Regulation

Star Wars Strategy

| Economy, HealthCare & Regulation | John Feehery

Star Wars is one of my favorite movies of all time, in the top five, no doubt.

It has action, adventure, romance, laser guns and of course, Darth Vader. What is not to like?

The premise of the movie, as everyone knows, is that the Federation is doing battle with the Empire. The Empire has built this huge Death Star, a mobile planet dedicated to destroying rebel planets.

Welcome to Congress. Get to work.

| Regulation | Douglas Holtz-Eakin

The wave of voter unrest over massive spending hikes and looming tax increases crashed violently on Tuesday. Voters made clear their desire to restrain the historic pace of government spending and stop tax hikes that would prove equally historic in their power to cripple economic growth. But now that the votes have been cast, it’s time to start legislating.

Welcome to Congress. Get to work.

| Regulation | Sam Batkins

The wave of voter unrest over massive spending hikes and looming tax increases crashed violently on Tuesday. Voters made clear their desire to restrain the historic pace of government spending and stop tax hikes that would prove equally historic in their power to cripple economic growth. But now that the votes have been cast, it’s time to start legislating.

Washington dragging its feet on gas production is a drag on job creation

| Energy, Jobs & Regulation | Mark Maddox

At a time when every nation in the industrial world is scrambling to create jobs, the United States government should send a clear signal that it intends to make our nation’s affordable energy available to spur economic growth.

Net neutrality: Job-killing zombie

| Regulation | Sam Batkins

Headed into the elections, politicians of all stripes now swear they are laser-focused on creating jobs. Despite this, it is seemingly impossible to kill wrong-headed policies that undercut growth and jobs. This is the curse of the job-killing zombies. With the economy growing far too slowly for a robust recovery, the political focus should turn to ending policies that put our prosperity in jeopardy.

Break the Fifteen Negatives

| Jobs & Regulation | Andy Busch

As I was attempting to dry off from the torrential rainfall occurring in Chicago this AM, I had this thought: Why are interest rates so low?

Are the Granthams and Grosses of the world correct in their deflation scenarios?

Let’s look at all the reasons for low rates.

Some are stand alone, some are related:

1. Slow or decelerating European and US economic growth.

2. European sovereign debt crisis.

3. European bank crisis.

4. China tightening to contain inflation.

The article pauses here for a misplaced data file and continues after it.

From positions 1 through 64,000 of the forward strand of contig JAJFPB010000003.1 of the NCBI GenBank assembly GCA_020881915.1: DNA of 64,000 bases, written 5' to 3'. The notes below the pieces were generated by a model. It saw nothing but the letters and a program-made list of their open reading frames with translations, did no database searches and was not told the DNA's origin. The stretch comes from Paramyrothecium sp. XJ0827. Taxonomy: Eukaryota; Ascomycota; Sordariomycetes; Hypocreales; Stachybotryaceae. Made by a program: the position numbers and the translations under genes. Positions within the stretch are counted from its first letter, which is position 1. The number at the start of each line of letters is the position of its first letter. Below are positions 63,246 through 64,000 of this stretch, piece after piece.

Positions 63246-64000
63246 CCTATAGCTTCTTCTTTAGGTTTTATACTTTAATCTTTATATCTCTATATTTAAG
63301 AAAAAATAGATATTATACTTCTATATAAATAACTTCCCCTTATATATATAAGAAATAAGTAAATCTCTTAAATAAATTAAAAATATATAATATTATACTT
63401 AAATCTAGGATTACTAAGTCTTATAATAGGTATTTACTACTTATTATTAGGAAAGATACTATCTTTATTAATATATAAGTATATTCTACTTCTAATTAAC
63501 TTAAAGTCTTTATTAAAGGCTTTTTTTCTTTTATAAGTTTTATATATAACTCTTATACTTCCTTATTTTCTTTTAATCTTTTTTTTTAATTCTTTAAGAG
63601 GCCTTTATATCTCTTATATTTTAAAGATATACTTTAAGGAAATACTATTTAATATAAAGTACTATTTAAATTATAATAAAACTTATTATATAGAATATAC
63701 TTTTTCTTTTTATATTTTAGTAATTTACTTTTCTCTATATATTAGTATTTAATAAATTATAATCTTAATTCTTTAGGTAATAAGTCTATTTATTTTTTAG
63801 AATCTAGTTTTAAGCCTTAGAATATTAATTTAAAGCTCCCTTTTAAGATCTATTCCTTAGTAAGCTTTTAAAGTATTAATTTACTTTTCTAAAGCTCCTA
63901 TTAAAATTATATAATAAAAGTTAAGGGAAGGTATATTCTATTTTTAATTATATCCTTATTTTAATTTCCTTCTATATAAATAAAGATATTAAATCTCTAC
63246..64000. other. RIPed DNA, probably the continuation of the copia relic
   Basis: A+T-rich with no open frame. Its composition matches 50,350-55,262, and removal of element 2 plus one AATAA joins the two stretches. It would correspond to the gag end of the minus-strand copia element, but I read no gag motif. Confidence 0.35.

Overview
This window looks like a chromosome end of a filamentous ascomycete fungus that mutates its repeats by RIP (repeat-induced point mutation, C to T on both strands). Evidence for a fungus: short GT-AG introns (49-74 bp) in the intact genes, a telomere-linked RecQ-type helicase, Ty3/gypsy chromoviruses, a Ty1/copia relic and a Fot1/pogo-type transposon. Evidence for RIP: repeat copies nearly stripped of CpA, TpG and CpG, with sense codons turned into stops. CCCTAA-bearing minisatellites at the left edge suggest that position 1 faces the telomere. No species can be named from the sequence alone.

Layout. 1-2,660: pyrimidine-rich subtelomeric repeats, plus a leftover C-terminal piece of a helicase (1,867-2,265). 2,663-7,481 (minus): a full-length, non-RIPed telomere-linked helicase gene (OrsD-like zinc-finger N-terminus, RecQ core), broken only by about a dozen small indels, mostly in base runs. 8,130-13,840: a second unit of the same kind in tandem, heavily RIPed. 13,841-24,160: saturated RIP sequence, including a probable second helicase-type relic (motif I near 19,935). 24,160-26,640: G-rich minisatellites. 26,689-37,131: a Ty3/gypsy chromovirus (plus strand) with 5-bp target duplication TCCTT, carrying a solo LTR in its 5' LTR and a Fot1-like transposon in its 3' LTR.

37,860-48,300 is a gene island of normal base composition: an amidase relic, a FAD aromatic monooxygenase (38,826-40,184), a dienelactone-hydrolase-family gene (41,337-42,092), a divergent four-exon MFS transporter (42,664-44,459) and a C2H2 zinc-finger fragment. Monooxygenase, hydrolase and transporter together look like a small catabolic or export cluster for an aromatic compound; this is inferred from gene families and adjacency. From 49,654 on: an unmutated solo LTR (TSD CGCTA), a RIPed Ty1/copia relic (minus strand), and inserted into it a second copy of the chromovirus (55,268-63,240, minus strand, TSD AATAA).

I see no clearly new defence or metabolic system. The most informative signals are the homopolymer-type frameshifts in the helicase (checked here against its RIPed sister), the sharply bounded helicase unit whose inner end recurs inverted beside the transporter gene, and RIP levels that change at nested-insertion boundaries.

5. No or slow demand for money.

Stress Tests Watered Down

| Regulation | Andy Busch

The over-under for the European bank stress tests are 12 out of 91 fail the tests and need capital injections. Unlike the US stress tests, the European tests didn’t tell us the metrics or guidelines before the tests were run. This has generated uncertainty over exactly how these banks are going to perform.

Today, most of this should be resolved.

Key metrics not used: a default by Greece and not stressing the hold-to-maturity bond portfolios of sovereign debt.

My take is this: how many Greek banks fail?

Reagan on Fin-Reg

| Financial Regulation, Congressional Regulation & Regulation | Andy Busch

The 2,330 leviathan is done and will be signed by President Obama next week. The bill leaves tremendous much of the rule making up to the big three: Federal Reserve, CFTC and SEC.

Jobs and Financial Regulation Reform: A Preliminary Look

| Financial Regulation, Congressional Regulation, Jobs & Regulation | Douglas Holtz-Eakin

Job creation is the top economic priority in the United States. Financial regulation reform is the leading economic policy action at the moment. One might think that there would be a robust discussion of the link between the top priority and the top policy. Instead, there is a striking paucity of estimates of the impact of the proposed financial regulation reform on the U.S. labor market.

The Disclose Act

| Congressional Regulation & Regulation | Douglas Holtz-Eakin

Senator Schumer and Congressman Van Hollen are pushing campaign finance reform known as the Disclose Act. It has spawned enormous confusion. My take is:

  • The bill has nothing to do with the Supreme Court’s decision in Citizens United,
  • Likely violates the 1st Amendment,
  • Appears too rushed to be thoughtful reform, and
  • In the end appears driven by purely political motives.

The Disclose Act is not responsive to the Supreme Court’s Citizens United decision.